Falkirk Wheel, Panoramic view.

Falkirk Wheel, Panoramic view.
Image by Cameron Lyall, GNU license Wikimedia

27 June 2011

Dundee's Industrial Past

For me, the architecture and city planning of Dundee are what most reminds me of Dundee's industrial past. Dundee is so old and most of it's heritage has been preserved or re-purposed. Sure Dundee has all the modern conveniences of a city like the one I live in, but it also has a unique heritage which is apparent from first glance. Most of the cities in the Bay Area are shiny and new, and if I'm really interested in the past I'd have to go searching for it.

In Dundee I walk past old jute factories every day. They've been turned into small shops and flats, but the buildings still look the same as they did in old black and white photos. Most of the factories are places where the present residents of Dundee now live and work. Factories have been turned into real estate agencies, shops, law offices and insurance offices. Some of the factories further out from the city center have been turned into flats. My hometown of Hayward has nothing like these re-purposed buildings.

My hometown also has modern city planning, with a business park, warehouse district and manufacturing district. The city is zoned so that people don't live in the areas where people go to work. But in Dundee everything is mixed together. The city has so much history and it seems to just build upon itself, rather than destroying the old and replacing it with new. The streets are much the same as the way they were built during the industrial age to accommodate the movements of goods to the rail lines and the harbor. And the rail lines and the harbor are still major points in the city itself.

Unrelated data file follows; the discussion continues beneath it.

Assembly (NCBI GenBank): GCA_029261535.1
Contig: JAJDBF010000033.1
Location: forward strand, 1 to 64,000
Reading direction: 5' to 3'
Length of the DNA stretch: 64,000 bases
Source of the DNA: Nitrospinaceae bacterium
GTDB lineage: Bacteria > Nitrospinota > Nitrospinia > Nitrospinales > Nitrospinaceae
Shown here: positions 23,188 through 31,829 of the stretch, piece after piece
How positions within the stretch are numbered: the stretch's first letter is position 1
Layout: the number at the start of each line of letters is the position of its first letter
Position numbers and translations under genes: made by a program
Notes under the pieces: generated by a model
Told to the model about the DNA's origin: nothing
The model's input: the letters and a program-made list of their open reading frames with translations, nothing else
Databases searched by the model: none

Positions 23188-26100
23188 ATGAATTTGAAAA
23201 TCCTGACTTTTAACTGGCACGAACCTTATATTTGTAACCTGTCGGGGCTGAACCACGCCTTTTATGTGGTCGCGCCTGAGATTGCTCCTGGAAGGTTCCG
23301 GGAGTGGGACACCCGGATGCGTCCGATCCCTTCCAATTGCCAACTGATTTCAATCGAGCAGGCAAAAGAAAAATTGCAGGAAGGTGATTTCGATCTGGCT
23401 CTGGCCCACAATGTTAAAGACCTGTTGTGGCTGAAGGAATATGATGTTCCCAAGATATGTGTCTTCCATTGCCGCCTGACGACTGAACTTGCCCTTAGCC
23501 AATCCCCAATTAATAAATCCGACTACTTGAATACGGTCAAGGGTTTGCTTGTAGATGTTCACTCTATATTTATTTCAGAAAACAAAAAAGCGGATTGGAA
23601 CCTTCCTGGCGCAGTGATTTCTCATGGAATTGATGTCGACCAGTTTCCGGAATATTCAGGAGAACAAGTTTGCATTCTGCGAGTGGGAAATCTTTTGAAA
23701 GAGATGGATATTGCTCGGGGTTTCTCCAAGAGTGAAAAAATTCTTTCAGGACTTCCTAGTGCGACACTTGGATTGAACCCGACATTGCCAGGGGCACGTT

I feel like Dundee wears it's past with pride, right where everyone can see it and they see no need to destroy and rebuild. When the jute industry failed, they used the factories to house people and businesses. Even though Dundee lost it's shipbuilding industry, they re-purposed their harbors for whaling and shipping. Dundee truly knows how to mix the new with the old, in everything they do.

I'm astounded by this recycling process because the Bay Area is so new. And it's always new. The building my mother works in is only about 10 years old. The building that my father works in is probably no older than I am. My high school, just 45 years old, totally remodeled the main building just two years ago. If I saw a photograph of my town taken 40 or even 50 years ago, I probably would not recognize it. My town is always re-inventing itself, and erasing the past.

Dundee is moving ahead, reclaiming land from the Tay, and becoming a post-industrial city. But at the same time Dundee is preserving it's rich history, culture and architecture. For me, preserving the industrial past, while moving into the post-industrial future is a major accomplishment that Dundee should be proud of.

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